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Jul 10, 2020 · iyiou.com
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Jul 10, 2020 · iyiou.com

SenseTime Announces OpenMMLab Upgrade Strategy

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AI May Display People in the Workplace

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Analysis EO
Apr 19, 2020
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Analysis EO
Apr 19, 2020

Why Is There No AI Unicorn Like SenseTime in the US?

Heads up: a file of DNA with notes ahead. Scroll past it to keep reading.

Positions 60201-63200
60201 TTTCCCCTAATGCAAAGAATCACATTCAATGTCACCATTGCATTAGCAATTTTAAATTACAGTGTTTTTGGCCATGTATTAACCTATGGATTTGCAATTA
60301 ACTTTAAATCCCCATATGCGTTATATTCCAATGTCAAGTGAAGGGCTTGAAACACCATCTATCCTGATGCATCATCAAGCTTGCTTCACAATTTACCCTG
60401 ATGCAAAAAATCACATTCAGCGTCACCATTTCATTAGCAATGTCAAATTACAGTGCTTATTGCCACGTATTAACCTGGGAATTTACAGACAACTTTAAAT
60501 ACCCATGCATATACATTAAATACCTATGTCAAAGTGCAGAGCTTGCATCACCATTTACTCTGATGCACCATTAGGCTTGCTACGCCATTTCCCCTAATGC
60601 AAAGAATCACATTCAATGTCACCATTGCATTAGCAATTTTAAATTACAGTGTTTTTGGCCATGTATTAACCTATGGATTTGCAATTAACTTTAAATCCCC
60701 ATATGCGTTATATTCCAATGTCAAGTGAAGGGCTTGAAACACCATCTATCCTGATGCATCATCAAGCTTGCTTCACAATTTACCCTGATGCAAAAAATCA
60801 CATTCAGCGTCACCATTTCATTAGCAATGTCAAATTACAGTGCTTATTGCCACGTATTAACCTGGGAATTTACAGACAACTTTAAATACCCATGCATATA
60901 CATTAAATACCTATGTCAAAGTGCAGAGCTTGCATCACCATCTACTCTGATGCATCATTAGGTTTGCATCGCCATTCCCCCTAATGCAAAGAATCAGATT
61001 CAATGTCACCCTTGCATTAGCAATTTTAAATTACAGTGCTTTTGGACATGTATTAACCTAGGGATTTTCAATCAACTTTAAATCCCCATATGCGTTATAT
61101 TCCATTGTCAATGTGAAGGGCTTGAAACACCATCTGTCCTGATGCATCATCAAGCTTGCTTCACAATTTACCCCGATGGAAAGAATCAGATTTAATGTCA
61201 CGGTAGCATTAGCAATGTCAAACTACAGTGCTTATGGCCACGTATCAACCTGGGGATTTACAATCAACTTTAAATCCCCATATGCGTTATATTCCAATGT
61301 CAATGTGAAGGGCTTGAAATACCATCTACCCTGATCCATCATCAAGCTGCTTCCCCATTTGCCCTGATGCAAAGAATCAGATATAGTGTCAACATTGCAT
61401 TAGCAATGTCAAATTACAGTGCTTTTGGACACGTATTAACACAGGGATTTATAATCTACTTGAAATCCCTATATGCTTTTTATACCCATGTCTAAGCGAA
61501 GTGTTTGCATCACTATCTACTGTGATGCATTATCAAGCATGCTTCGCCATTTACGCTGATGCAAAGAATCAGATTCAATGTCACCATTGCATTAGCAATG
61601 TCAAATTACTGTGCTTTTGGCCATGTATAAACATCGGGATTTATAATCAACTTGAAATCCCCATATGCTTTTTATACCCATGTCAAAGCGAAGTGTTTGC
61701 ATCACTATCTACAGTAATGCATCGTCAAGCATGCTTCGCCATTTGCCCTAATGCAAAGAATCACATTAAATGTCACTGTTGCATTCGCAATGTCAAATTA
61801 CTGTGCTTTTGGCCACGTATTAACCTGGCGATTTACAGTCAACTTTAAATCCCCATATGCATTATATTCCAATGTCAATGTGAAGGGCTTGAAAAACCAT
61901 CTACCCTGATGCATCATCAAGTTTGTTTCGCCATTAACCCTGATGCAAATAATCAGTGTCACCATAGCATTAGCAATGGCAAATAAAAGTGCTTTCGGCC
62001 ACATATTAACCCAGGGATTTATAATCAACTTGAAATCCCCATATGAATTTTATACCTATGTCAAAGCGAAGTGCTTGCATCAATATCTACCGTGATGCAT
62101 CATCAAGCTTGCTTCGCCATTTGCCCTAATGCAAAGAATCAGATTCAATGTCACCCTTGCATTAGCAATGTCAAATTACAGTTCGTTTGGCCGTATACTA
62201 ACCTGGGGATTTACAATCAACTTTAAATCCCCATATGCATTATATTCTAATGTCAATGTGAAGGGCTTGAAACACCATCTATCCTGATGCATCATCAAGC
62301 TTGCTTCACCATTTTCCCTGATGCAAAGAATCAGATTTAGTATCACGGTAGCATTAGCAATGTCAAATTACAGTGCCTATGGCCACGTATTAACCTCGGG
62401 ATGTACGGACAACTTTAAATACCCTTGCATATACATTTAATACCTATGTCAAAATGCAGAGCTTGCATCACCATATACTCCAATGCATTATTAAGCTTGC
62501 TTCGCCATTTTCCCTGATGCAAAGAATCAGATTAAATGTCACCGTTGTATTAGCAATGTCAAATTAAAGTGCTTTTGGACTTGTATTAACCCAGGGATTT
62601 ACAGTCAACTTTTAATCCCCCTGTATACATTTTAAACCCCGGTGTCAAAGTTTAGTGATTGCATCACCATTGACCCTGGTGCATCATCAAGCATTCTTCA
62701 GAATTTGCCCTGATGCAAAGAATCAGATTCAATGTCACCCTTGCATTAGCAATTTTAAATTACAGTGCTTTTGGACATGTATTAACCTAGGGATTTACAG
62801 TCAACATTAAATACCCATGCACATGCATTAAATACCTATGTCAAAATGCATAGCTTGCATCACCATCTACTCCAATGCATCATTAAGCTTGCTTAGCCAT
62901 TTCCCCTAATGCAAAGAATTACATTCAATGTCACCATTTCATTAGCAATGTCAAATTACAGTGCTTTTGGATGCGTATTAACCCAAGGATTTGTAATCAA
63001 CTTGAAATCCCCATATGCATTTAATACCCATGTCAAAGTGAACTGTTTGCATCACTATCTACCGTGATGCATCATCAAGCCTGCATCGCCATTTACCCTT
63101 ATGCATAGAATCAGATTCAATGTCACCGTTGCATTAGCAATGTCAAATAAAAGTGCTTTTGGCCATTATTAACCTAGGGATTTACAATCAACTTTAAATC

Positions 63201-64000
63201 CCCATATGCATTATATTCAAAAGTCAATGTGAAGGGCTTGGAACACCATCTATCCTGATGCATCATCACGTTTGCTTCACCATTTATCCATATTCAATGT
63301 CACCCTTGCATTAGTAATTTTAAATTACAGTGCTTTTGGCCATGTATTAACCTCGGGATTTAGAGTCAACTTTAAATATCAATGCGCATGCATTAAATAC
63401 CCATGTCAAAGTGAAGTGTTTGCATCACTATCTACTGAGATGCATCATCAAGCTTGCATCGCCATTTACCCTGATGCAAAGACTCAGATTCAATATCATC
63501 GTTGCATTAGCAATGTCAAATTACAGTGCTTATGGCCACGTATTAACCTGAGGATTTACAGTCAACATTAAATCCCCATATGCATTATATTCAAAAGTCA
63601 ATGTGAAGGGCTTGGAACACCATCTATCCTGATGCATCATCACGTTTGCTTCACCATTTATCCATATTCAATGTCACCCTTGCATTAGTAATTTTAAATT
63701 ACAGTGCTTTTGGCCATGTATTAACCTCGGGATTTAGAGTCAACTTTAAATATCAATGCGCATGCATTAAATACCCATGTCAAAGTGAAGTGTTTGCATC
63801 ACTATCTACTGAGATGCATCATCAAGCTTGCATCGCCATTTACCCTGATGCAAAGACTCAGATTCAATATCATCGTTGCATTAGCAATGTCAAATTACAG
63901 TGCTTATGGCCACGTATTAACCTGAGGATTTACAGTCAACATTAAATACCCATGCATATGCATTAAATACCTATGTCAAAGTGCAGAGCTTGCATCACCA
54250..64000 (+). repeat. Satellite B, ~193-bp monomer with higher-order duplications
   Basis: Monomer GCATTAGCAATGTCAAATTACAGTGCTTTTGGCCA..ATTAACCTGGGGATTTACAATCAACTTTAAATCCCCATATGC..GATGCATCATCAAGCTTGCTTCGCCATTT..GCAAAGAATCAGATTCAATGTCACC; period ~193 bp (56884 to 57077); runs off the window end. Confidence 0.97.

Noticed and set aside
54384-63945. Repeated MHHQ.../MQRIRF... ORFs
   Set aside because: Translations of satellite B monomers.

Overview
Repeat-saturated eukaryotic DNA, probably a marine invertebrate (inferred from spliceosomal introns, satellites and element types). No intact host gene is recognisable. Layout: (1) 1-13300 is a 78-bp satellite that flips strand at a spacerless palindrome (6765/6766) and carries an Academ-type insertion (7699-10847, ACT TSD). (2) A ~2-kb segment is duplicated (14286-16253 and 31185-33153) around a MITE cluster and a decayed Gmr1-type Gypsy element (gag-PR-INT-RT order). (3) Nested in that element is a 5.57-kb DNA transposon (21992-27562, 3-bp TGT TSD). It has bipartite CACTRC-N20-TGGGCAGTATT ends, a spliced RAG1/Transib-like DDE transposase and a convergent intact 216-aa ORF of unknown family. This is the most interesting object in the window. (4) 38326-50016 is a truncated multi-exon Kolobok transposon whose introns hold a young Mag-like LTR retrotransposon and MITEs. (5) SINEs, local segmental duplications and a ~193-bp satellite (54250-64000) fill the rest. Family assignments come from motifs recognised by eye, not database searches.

SenseTime, a Chinese AI startup established in 2014, has claimed (via their CEO Li Xu) to have a post-money valuation of USD 70 million, after an investment of USD 1 Billion from SoftBank. As an AI algorithm provider, it developed Computer Vision (CV) technology for multiple industries, including autonomous vehicles, security and fintech, after becoming famous for facial recognition when it was established. CB insights released a list of the most valuable AI unicorns around the world and evaluated SenseTime at USD 4.5 billion in 2019. There was only one US company – Tanium – that had a higher valuation (USD 6.5 billion). Unlike SenseTime, which acts as an AI algorithm provider serving customers from various industries, each US unicorn with valuation higher than USD 3 billion has a specific focus on one application area. So why is there no full-stack AI platform unicorn like SenseTime – a company that offers commercially applied AI algorithms for players in a wide range of emerging industries – in the US? Detailed analysis of SenseTime’s evaluation The SenseTime Story Since its founding as an AI facial recognition algorithm specialist, SenseTime has become known for its professionalism in AI technology research.  With a founding team from world famous universities including MIT, Tsinghua University, and CUHK, SenseTime has become one of the most prolific institutes regarding paper publishing in top AI conferences, including CVPR and ICCV. SenseTime also shaped its public image by various types of connection with Universities and industrial giants, including establishing AI labs, building academic alliances, and making technology commercialization collaborations. SenseTime is the prototype of startups that rode the AI wave in China since 2015. Propelled by Beijing AI-related industries have developed at a rapid speed, bringing a list of AI technology companies to public attention. SenseTime, along with similar companies like MEGVII and YITU, has been chased by hot money since then.  In September 2018, SenseTime was asked to build China’s next generation national AI open innovation platform. Analysts view it as the symbol of entrance into the Chinese ‘National Team’ along with tech giants Alibaba, Tencent, Baidu, and iFLYTEK. With ample funding and attention from the public and government, SenseTime then extended its service to more general CV fields, including large-scale video data understanding/mining and image processing /augmentation, for a wide range of industries like public security, autonomous vehicle and healthcare. SenseTime is facing more challenges as the commercialization of AI technology moves further. As it enters simultaneously into several industries, it inevitably competes with industrial giants, which have also developed related AI technologies over the years. In the public security industry, as SenseTime’s recent focused area, wherein AI technology is considered to have the most support from local governments, SenseTime is struggling to compete with Hikvision, the largest surveillance system provider in China and globally, which also has an applied AI technology accumulation (details for Hikvision and Chinese security industry). Picture of US AI unicorns AI startups, although also very popular in the US, have little chance to become unicorns without deep application of AI technology in a fixed industry. Comparing top AI startups in Silicon Valley and New York, the Bay Area AI startups generally have higher valuations because of their potential to apply cutting-edge technology to emerging industries. AI unicorns in the US generally have a clear focus on autonomous vehicles, biotech, enterprise services, etc. Startups like SenseTime that act as full-stack AI platforms for various industries are less likely to be recognized in the US because of the more developed and realistic venture capital market.  With a developed finance system, venture capital investments in the US are now distributed in a few areas with concentrated emerging industries, such as Silicon Valley. The more realistic investors require target companies to provide proven approaches to their ideas instead of arbitraging from hot concepts. So, AI startups betting on single industry and digging deeper are typically more favored. The Chinese venture capital market is, on the contrary, on the move, developing fast with ready investment money. Following the economy, cutting edge technologies with the potential to improve social efficiency are always treasured by the public and government. The undoubted benefit of AI technology to Chinese society, which is still not fully developed, is the real support backing SenseTime’s USD 3 billion historical funding. Dilemma of the Chinese AI unicorn The latest news has come out that SenseTime will not seek IPO opportunities in the near future on the Hong Kong Exchanges and is looking for PE financing instead (more details). This indicates that SenseTime is less confident in attracting global secondary market investors compared with venture capitalists. Meanwhile, Chinese venture capitalists in the AI sector are also getting realistic after witnessing the volatile investment market after 2018. The investors of SenseTime are mostly top long-term players with ample funding that aim to gain from the appreciation of SenseTime’s market value following the twisted but upgoing AI sector. It does not mean that investors are careless in SenseTime’s commercialization. SenseTime is now under the pressure of profitability, which can be seen from its recent focus in the Chinese government-led public security industry – a sector that is promising, but highly competitive. SenseTime seems to be in such a dilemma. On the one hand, commercialization requires it to first be rooted in one profitable industry, and government-led industries are the best choice in Chinese market due to Beijing’s firm support for AI; on the other hand, the public image of the Chinese AI algorithm unicorn stops it from fully turning to these industries as it is considered not transparent and not ‘high-tech’ by the mainstream capital market. SenseTime’s effort to enter most other industries is paying back slowly. The ToC market is monopolized by Internet giants like Alibaba, Baidu and Bytedance, as they have massive customer data and also the ambition to develop their own AI technology. Most ToB markets in China like automobile, smartphone and finance are also hard to penetrate, since the industrial oligarchs started to bet on similar technology even before the recent AI wave. There is still a long way to go before SenseTime finally becomes a full-stack AI platform that has deep cooperation with players in various industries. As an AI research startup, SenseTime is inevitably facing barriers when entering new markets. Maybe learning from its US peers and labelling itself as a specialist in a smaller industrial sector is a better choice, at least in the near future.